Writing in a web-based world doesn’t have to be hard! Check out some of our favorite free tools.

Quirky one-liners. Compelling social captions. Detailed, SEO-driven blogs. They all deserve the same level of creative and structural evaluation.

Are they impactful? Are they informative?  And most importantly, are they written correctly? In the judgmental world of digital media, a writing mistake can open the door for grammar trolls, and it can weaken the perceived quality of your brand or company. Don’t want to feed the trolls? Don’t worry, we’ve got you.

There are a multitude of online and downloadable document builders and grammar tools to keep you on the path to writing perfection. It’s like your English professor moved into your web browser to perpetually edit your work, sans the evil red pen. Here are a few of my favorite writing tools available:

Free, Online Writing Tools

Online + Downloadable Document Builders

Google Docs

Don’t have Microsoft Office? There’s no need to panic. Google Docs is the Internet’s go-to free alternative for Microsoft Word, and it’s available wherever and whenever you need. Google’s document builder has a lot of the same editing options as Word, and you can invite other users to contribute and edit the document using distinct color assignments and time stamps for clear differentiation. The best part? Google Docs auto-saves your work. That takes away the hassle of having to save, send, receive feedback, make changes, and send new drafts back and forth to other team members.

Scrivener 2

This Mac-specific writing program costs a tiny amount ($45), but has a large list of features. Organize your documents on its signature corkboard home screen, outline your work before you delve deep, set full draft and session word count goals, and edit the grammar and layout of your draft in one program.


This donation-based tool is a “simple, distraction-free writing environment.” It’s a minimalist’s dream, and its most attractive feature is its ability to be rapidly hidden. Donate what you want, download, and get writing!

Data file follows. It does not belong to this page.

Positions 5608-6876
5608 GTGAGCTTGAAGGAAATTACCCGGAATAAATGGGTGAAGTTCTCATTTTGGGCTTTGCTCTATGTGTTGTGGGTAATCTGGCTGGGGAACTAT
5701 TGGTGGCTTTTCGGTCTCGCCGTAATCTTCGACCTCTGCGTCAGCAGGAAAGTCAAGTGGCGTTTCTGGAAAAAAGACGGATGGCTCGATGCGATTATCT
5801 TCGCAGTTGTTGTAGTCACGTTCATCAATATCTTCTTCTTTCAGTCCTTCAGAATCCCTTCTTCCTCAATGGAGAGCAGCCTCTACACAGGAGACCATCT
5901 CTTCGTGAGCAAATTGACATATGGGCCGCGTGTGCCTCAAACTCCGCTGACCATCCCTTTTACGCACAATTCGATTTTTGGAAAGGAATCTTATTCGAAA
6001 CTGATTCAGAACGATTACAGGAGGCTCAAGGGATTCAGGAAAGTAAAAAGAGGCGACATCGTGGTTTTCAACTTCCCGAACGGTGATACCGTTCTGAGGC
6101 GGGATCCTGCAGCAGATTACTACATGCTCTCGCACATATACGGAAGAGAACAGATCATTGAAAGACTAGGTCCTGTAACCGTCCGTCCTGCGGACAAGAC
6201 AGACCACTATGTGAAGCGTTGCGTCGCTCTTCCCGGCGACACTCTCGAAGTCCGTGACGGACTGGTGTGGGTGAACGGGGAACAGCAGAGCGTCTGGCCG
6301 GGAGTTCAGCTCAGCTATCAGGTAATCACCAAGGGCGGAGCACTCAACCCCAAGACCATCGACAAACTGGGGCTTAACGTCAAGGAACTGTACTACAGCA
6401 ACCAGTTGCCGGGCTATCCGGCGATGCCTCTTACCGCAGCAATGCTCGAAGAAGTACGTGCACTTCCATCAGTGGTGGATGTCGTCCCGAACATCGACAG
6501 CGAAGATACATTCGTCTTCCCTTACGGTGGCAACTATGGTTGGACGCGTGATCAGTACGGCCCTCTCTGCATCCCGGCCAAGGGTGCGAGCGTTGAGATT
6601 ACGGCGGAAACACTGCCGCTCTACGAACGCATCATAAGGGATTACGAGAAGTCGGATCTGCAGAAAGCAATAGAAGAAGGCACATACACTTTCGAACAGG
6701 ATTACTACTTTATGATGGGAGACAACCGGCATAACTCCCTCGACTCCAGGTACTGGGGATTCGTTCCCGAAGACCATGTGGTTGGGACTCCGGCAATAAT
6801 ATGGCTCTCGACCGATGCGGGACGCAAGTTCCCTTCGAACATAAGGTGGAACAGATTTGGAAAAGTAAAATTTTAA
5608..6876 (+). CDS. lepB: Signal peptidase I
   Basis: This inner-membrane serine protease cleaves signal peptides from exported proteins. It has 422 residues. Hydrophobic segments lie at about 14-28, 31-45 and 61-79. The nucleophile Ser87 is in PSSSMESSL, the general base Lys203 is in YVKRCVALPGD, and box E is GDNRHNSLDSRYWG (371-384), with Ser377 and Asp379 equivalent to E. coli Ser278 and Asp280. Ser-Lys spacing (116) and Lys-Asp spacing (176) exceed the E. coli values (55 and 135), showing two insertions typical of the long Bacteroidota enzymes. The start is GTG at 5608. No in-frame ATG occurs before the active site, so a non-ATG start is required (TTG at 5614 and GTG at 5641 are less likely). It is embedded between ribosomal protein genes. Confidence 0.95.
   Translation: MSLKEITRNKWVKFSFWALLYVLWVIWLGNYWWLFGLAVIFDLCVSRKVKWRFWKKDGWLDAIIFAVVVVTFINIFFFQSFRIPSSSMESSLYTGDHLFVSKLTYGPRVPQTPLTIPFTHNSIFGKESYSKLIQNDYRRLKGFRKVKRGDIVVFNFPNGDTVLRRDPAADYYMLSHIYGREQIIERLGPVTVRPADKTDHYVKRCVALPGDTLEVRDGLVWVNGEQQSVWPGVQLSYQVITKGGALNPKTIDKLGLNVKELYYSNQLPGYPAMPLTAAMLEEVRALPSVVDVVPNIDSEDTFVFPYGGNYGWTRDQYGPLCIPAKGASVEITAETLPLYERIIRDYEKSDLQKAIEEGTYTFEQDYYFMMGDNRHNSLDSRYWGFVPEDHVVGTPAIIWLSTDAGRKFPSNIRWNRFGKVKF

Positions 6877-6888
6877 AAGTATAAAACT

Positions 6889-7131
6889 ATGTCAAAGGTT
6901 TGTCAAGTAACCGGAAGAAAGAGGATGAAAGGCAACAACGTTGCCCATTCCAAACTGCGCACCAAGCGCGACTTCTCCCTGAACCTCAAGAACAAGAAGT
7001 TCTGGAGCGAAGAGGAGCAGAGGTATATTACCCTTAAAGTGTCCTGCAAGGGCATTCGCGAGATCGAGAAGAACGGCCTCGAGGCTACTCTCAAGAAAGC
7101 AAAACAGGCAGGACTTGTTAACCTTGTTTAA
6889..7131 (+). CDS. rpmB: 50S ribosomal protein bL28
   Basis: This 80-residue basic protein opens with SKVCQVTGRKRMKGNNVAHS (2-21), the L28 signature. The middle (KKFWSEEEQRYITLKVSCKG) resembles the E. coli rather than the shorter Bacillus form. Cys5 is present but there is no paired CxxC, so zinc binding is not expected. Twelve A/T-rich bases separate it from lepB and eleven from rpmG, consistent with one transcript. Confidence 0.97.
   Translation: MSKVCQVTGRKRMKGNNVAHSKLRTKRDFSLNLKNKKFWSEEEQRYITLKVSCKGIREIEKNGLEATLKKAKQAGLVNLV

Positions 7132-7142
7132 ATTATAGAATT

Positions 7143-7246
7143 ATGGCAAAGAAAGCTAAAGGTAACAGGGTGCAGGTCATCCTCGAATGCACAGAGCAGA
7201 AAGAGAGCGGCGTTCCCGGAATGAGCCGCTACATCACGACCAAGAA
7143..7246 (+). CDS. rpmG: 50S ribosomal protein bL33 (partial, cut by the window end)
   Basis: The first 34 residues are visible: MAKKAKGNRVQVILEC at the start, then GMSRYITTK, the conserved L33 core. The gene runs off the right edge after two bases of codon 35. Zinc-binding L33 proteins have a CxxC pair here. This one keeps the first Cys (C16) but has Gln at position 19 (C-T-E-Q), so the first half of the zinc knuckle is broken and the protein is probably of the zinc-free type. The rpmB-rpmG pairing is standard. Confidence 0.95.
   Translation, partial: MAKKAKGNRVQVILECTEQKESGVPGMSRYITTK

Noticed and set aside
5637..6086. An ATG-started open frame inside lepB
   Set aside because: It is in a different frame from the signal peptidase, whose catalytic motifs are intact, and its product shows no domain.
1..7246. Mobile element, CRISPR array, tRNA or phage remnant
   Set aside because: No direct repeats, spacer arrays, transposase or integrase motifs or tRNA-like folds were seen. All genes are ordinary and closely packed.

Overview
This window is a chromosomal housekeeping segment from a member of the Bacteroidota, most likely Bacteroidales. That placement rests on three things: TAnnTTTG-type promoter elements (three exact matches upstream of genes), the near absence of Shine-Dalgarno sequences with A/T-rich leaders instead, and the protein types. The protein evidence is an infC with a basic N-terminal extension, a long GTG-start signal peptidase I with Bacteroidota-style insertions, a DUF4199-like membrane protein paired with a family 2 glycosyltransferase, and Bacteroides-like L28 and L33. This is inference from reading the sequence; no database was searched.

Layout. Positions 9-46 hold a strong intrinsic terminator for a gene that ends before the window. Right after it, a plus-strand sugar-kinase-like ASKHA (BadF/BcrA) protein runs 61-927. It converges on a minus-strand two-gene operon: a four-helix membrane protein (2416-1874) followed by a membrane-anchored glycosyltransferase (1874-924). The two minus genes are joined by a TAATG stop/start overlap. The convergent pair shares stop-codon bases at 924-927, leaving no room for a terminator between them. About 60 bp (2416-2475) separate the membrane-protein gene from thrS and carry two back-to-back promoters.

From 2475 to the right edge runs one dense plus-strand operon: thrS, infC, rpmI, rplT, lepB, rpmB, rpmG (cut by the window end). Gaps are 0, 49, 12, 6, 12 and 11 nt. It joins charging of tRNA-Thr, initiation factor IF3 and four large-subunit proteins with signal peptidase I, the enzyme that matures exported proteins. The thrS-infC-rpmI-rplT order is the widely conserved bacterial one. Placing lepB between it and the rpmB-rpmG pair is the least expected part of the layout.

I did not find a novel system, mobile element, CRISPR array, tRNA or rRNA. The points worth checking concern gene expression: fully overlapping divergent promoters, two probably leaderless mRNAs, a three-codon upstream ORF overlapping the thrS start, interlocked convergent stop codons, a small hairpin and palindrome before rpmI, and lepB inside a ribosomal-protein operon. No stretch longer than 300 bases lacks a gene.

Online Editorsgrammar time


Our entire agency uses Grammarly in some capacity. Its free browser extension for Google Chrome works with Facebook, WordPress, Tumblr, LinkedIn, and a wide variety of other digital media platforms. It uses advanced algorithms from Google (including the “Did You Mean?” function), and even detects potential plagiarism.

Instead of drafting your work in Word then transferring it to an online platform, you can work directly in those platforms and let Grammarly edit as you write. Still prefer Word? You can upload your draft on Grammarly’s site for a second review.

Hemingway App

Hemingway App is available online and for download. It scores your content based on the principles of Earnest Hemingway’s straightforward writing style. Let’s keep one thing in mind, though: by many accounts, Hemingway was an ornery, volatile fellow who really hated adverbs. So naturally, the app hates them, too. The app provides basic editing tools, a word count, and a readability grade. If your goal is to achieve peak clarity, Hemingway App is your best bet.


The formidable Hemingway App gives long-winded writers the one-two punch.

Other Tried-and-True Tools


Eschew dictionary.com in favor of the old standby, Merriam-Webster. If you’re pondering the definition of a word, need proper spelling or want to see how to use a word in a sentence, let Merriam-Webster guide you (pro tip: you can use m-w.com as a shortcut, or if you’re a forgetful speller). They’ve got great content too – this is literally one of our favorite videos from Merriam-Webster associate editor Emily Brewster.

Grammar Girl: Quick and Dirty Tips

Don’t let the naughty name fool you – this website could not be more proper. At least in regards to grammar. Grammar Girl Mignon Fogarty explains hyphens, lay vs. lie, how to use semicolons, how to avoid passive voice, and so much more. Concerned about a grammar gaffe? Ask Grammar Girl.

Headline Analyzer

The Webby Awards laid click bait to rest (RIP!), but catchy headlines are still important. That’s where CoSchedule’s headline analyzer comes in. It’s not perfect, but the analyzer provides you with a detailed look at where your potential headline succeeds and how to improve its shortcomings.

When all else fails, simply title your article: “One Weird Trick to Banish Belly Fat.” Just kidding!

Did we forget your favorite?

Is there an online writing resource we left out? Drop us a line! We’re always looking for ways to improve our own writing, and if it’s totally awesome sauce, we might just give you a shout out in a future blog post!


Subscribe To Our Newsletter

Subscribe To Our Newsletter

Join our mailing list to receive the latest news and updates from our team.

You have Successfully Subscribed!